Albion: a review
October 3, 2014 — Review
Written by Harmit Athwal and Jon Burnett
A dramatic exploration of fascism is needed in the UK, but unfortunately Albion does not provide this.
How do we explain the rise of the far Right in Britain? This is the question at the heart of Albion, a play by Chris Thompson, which ends up titillating its audience but providing few answers.
Set in an East End pub, it focuses on the lives of members of the fictional far-right group the English Protection Army: its white leader, its black deputy and the leader’s gay younger brother, as well as a social worker who ends up becoming a supporter. In a convoluted plot, the deputy’s girlfriend (and the other two EPA members’ sister), a soldier, is killed, by a roadside bomb in Afghanistan. The younger brother embarks on a relationship with an Asian man. There is a power struggle within the EPA. The social worker undergoes an epiphany (partly as a result of being scapegoated by her seniors when a white girl is sexually abused by Muslim men) and sees the evil of political correctness. All of this is told through a combination of dialogue and karaoke. And on a plus point, the actors are often quite good singers.
Unfortunately, there are not many more positive things to say. Fundamentally, this play collapses under its delusion as to what it is and what it thinks it is. The writer seems to see himself as some kind of truth-sayer, forcing the audience to confront their comfortable views about the far Right. ‘I can’t think of anything more tedious than the “liberal” version of this play’, he argues: one that allows the audience to come out ‘feeling smug, self-satisfied and superior’. It is for this reason, it can be assumed, that the far-right’s perceptions of itself are never subjected to anything approaching informed analysis. What is cobbled together is little more than an EDL-esque shopping list of world-views in what quickly becomes an overly-long stage performance. These include the murder of Lee Rigby, grooming, state-sanctioned multiculturalism (the council’s cultural picnic), migrant workers taking peoples jobs, schools serving halal meat and so on.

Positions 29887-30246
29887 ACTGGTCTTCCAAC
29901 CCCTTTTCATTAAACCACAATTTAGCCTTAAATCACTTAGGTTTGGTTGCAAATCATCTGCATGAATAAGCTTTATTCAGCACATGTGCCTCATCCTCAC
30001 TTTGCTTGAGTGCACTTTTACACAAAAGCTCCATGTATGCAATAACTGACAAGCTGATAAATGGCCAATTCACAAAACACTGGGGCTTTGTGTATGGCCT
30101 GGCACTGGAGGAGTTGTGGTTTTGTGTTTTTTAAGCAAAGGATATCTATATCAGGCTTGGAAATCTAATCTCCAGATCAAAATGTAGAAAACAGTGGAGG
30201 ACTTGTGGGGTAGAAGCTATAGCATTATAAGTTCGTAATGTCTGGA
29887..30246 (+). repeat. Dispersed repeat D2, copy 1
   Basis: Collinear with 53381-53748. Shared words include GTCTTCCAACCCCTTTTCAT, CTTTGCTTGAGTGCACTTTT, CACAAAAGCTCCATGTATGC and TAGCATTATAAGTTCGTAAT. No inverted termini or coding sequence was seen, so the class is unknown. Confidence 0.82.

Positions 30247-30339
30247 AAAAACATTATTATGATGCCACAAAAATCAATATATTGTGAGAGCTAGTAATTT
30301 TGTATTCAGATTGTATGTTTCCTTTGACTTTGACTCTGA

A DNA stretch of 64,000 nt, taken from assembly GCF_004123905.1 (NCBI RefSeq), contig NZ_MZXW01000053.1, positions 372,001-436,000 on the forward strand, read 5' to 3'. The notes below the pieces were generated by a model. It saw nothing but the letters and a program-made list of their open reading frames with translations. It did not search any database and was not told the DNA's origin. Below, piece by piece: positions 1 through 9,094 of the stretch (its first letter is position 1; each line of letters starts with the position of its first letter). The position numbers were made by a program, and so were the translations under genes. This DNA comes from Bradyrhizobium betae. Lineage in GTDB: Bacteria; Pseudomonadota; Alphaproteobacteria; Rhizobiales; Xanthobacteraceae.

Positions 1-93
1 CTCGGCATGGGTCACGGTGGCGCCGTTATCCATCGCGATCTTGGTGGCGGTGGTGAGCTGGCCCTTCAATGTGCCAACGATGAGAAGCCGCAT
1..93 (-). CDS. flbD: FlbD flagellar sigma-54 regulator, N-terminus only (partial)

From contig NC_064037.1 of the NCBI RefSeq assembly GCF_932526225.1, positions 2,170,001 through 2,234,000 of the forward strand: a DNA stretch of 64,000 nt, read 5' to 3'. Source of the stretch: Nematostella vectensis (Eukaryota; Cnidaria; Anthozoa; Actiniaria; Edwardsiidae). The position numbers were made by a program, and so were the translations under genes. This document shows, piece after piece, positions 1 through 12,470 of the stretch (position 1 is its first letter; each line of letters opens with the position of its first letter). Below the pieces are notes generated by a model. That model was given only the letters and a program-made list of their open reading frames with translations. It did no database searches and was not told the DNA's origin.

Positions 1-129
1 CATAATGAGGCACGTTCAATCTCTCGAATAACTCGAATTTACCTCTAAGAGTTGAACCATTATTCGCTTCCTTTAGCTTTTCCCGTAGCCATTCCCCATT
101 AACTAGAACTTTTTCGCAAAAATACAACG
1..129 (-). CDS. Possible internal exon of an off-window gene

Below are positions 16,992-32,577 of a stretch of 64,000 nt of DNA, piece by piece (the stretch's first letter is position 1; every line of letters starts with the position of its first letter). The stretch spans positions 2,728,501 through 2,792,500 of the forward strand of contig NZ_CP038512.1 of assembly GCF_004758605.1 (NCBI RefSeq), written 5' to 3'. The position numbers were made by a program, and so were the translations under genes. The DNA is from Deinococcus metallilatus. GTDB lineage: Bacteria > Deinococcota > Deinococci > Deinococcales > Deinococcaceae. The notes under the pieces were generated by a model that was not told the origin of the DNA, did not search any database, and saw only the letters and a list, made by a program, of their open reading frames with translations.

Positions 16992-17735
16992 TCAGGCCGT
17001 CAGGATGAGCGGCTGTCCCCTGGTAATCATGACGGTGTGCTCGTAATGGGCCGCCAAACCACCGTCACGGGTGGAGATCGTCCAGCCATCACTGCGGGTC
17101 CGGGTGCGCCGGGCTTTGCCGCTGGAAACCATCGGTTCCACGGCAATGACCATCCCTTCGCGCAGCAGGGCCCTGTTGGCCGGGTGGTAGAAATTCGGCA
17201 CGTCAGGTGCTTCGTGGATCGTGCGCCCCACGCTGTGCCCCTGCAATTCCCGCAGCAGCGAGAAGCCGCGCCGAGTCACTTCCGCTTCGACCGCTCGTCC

True, there is a BBC journalist who voices her disgust at the EPA’s perspectives (ironically, in fact, given the way that the media has actually often given far-right leaders an easy ride in interviews). True, the play’s characters’ uneasy alliance is at times threatened by the contradictions of their own bigotries. But, when it comes down to it, the play never challenges the British far Right’s grievance-laden narrative of itself as a product of the ways in which working-class communities are censored and abandoned by a liberal elite, their views silenced through a discourse of ‘celebrating diversity’. In fact, it seems to support this. And yet, if the writer’s aim is to provide a defence of the white working-class, it is unclear why at one point it seems to provide the framework for a white-working girl to be sneered at by the audience through her ‘humorous’ graduation from Primark to New Look clothes.
At times, it feels like the play is trying to shock, simply for the sake of shocking, such as when the EPA leader shouts ‘We’re the new fucking n*****s’. At others, the impression is formed that the writer genuinely thinks it is subversive to suggest that some far Right groups can have gay or black members, and can adapt to utilise santitised languages of ‘diversity’. Ultimately though, for a play that bases itself on trying to unsettle smug and superior liberal understandings of the far Right, it ends up simply reinforcing them.
The Institute of Race Relations is precluded from expressing a corporate view: any opinions expressed are therefore those of the authors.
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